When the Department seeks to revoke, suspend or reduce the rate of accumulation of any good conduct credits for an alleged infraction of its rules, it shall bring charges therefor against the prisoner sought to be so deprived of good conduct credits before the Prisoner Review Board *** if the amount of credit at issue exceeds 30 days or when during any 12[-]month period, the cumulative amount of credit revoked exceeds 30 days. However, the Board shall not be empowered to review the Department's decision with respect to the loss of 30 days of good conduct credit within any calendar year for any prisoner or to increase any penalty beyond the length requested by the Department.
(3) The Director of the Department of Corrections, in appropriate cases, may restore up to 30 days good conduct credits which have been revoked, suspended or reduced. Any restoration of good conduct credits in excess of 30 days shall be subject to review by the Prisoner Review Board. However, the Board may not restore good conduct credit in excess of the amount requested by the Director.
(4) Nothing contained in this Section shall prohibit the Prisoner Review Board from ordering *** that a prisoner serve up to one year of the sentence imposed by the court which was not served due to the accumulation of good conduct credit." Pub. Act 80-1099, § 3 (eff. Feb. 1, 1978).
[¶12] The judge did not admonish defendant that he would be eligible for good-conduct credit against a sentence of less than natural life. At the guilty-plea hearing, the subject of good-conduct credit was never raised on the record.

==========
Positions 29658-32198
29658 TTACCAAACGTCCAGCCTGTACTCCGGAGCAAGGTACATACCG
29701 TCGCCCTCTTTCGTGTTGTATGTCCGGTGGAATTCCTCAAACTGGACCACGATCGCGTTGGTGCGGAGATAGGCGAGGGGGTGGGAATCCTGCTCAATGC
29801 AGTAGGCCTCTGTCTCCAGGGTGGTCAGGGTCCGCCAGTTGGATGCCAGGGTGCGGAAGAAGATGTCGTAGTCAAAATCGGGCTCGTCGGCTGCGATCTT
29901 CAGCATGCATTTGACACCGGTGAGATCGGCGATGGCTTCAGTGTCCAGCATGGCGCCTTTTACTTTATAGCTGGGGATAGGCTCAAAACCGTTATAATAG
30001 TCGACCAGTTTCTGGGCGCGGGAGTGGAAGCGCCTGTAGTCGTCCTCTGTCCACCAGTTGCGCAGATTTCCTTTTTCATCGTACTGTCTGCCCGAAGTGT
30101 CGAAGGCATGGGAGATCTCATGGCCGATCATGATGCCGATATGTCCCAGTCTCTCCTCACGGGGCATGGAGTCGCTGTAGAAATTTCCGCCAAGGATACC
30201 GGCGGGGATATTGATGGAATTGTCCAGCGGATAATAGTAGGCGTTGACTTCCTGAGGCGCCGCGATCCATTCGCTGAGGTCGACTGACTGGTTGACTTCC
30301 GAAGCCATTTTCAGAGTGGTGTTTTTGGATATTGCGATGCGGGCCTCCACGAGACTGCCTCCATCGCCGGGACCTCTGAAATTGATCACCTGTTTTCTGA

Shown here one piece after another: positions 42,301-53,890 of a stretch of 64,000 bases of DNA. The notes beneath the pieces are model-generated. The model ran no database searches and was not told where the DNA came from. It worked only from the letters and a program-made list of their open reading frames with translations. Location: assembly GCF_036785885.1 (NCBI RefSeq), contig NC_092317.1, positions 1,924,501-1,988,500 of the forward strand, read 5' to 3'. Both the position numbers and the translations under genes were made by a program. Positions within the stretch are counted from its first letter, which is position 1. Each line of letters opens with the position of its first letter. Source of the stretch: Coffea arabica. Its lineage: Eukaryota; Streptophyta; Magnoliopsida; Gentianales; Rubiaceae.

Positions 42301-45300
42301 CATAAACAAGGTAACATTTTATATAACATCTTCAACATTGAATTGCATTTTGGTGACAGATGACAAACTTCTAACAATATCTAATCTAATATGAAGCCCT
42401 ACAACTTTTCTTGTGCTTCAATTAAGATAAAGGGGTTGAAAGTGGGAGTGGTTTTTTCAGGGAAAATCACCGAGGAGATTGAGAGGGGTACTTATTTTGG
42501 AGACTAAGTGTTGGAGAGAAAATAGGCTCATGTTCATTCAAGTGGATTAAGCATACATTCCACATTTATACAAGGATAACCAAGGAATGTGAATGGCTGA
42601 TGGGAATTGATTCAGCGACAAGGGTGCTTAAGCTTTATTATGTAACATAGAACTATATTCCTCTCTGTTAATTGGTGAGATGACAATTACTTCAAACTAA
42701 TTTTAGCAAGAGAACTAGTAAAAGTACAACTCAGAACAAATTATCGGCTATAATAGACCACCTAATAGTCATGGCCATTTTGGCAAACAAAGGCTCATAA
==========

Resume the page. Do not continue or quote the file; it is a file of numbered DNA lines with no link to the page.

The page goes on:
[¶13] The court ordered a presentence investigation report (PSIR). On August 31, 1978, the court held a sentencing hearing. We note the following.
[¶14] Cichelli testified consistently with the factual basis about his encounters with defendant; he added that defendant said that he had shot Moreno for the money but that it was not worth it. Elmhurst police sergeant James Altman testified that, when he examined the abandoned taxicab, he saw that Moreno's pockets had been turned inside-out and there was no money or identification on him. Sergeant Ralph O'Connell, who had supervised the evidence work in the investigation, testified that Moreno had been shot twice, in the head and the neck, from behind at close range. Deputy sheriff David Leeberg testified that he had been assigned to the Du Page County jail as a supervisor. Late in March and early in April 1978, he saw defendant roughly 10 times ...